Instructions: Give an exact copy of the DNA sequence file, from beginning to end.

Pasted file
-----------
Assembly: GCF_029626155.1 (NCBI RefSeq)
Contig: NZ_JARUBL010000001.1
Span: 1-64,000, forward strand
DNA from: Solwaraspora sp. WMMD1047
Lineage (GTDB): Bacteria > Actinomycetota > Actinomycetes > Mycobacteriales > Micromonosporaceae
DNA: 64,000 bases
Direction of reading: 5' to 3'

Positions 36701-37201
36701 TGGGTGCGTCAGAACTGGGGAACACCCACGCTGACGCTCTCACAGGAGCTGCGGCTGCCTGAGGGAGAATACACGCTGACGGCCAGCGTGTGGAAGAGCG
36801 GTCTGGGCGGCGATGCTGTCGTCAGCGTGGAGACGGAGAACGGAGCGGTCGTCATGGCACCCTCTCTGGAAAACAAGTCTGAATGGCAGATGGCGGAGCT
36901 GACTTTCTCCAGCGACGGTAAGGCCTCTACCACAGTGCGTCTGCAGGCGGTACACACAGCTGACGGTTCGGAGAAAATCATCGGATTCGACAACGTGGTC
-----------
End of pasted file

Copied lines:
Assembly: GCF_029626155.1 (NCBI RefSeq)
Contig: NZ_JARUBL010000001.1
Span: 1-64,000, forward strand
DNA from: Solwaraspora sp. WMMD1047
Lineage (GTDB): Bacteria > Actinomycetota > Actinomycetes > Mycobacteriales > Micromonosporaceae
DNA: 64,000 bases
Direction of reading: 5' to 3'

Positions 36701-37201
36701 TGGGTGCGTCAGAACTGGGGAACACCCACGCTGACGCTCTCACAGGAGCTGCGGCTGCCTGAGGGAGAATACACGCTGACGGCCAGCGTGTGGAAGAGCG
36801 GTCTGGGCGGCGATGCTGTCGTCAGCGTGGAGACGGAGAACGGAGCGGTCGTCATGGCACCCTCTCTGGAAAACAAGTCTGAATGGCAGATGGCGGAGCT
36901 GACTTTCTCCAGCGACGGTAAGGCCTCTACCACAGTGCGTCTGCAGGCGGTACACACAGCTGACGGTTCGGAGAAAATCATCGGATTCGACAACGTGGTC